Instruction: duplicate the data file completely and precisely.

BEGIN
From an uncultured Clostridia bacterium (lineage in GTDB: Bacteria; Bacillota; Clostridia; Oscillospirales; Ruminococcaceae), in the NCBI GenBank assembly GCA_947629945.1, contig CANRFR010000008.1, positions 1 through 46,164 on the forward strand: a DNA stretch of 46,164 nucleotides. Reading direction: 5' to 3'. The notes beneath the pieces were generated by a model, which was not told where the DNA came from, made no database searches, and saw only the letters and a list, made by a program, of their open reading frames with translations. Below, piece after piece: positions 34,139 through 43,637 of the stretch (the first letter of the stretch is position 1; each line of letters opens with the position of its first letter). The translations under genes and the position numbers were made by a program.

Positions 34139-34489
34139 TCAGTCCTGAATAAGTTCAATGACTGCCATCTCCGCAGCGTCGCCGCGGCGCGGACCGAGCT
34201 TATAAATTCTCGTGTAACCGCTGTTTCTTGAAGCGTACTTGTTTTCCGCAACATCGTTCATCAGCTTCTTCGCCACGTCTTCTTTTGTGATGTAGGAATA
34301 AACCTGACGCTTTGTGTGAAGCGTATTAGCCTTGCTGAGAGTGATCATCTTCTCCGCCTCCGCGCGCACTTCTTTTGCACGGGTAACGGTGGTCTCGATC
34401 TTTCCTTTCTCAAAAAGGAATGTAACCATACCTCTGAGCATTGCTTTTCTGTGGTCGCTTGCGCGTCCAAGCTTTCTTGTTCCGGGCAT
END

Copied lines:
From an uncultured Clostridia bacterium (lineage in GTDB: Bacteria; Bacillota; Clostridia; Oscillospirales; Ruminococcaceae), in the NCBI GenBank assembly GCA_947629945.1, contig CANRFR010000008.1, positions 1 through 46,164 on the forward strand: a DNA stretch of 46,164 nucleotides. Reading direction: 5' to 3'. The notes beneath the pieces were generated by a model, which was not told where the DNA came from, made no database searches, and saw only the letters and a list, made by a program, of their open reading frames with translations. Below, piece after piece: positions 34,139 through 43,637 of the stretch (the first letter of the stretch is position 1; each line of letters opens with the position of its first letter). The translations under genes and the position numbers were made by a program.

Positions 34139-34489
34139 TCAGTCCTGAATAAGTTCAATGACTGCCATCTCCGCAGCGTCGCCGCGGCGCGGACCGAGCT
34201 TATAAATTCTCGTGTAACCGCTGTTTCTTGAAGCGTACTTGTTTTCCGCAACATCGTTCATCAGCTTCTTCGCCACGTCTTCTTTTGTGATGTAGGAATA
34301 AACCTGACGCTTTGTGTGAAGCGTATTAGCCTTGCTGAGAGTGATCATCTTCTCCGCCTCCGCGCGCACTTCTTTTGCACGGGTAACGGTGGTCTCGATC
34401 TTTCCTTTCTCAAAAAGGAATGTAACCATACCTCTGAGCATTGCTTTTCTGTGGTCGCTTGCGCGTCCAAGCTTTCTTGTTCCGGGCAT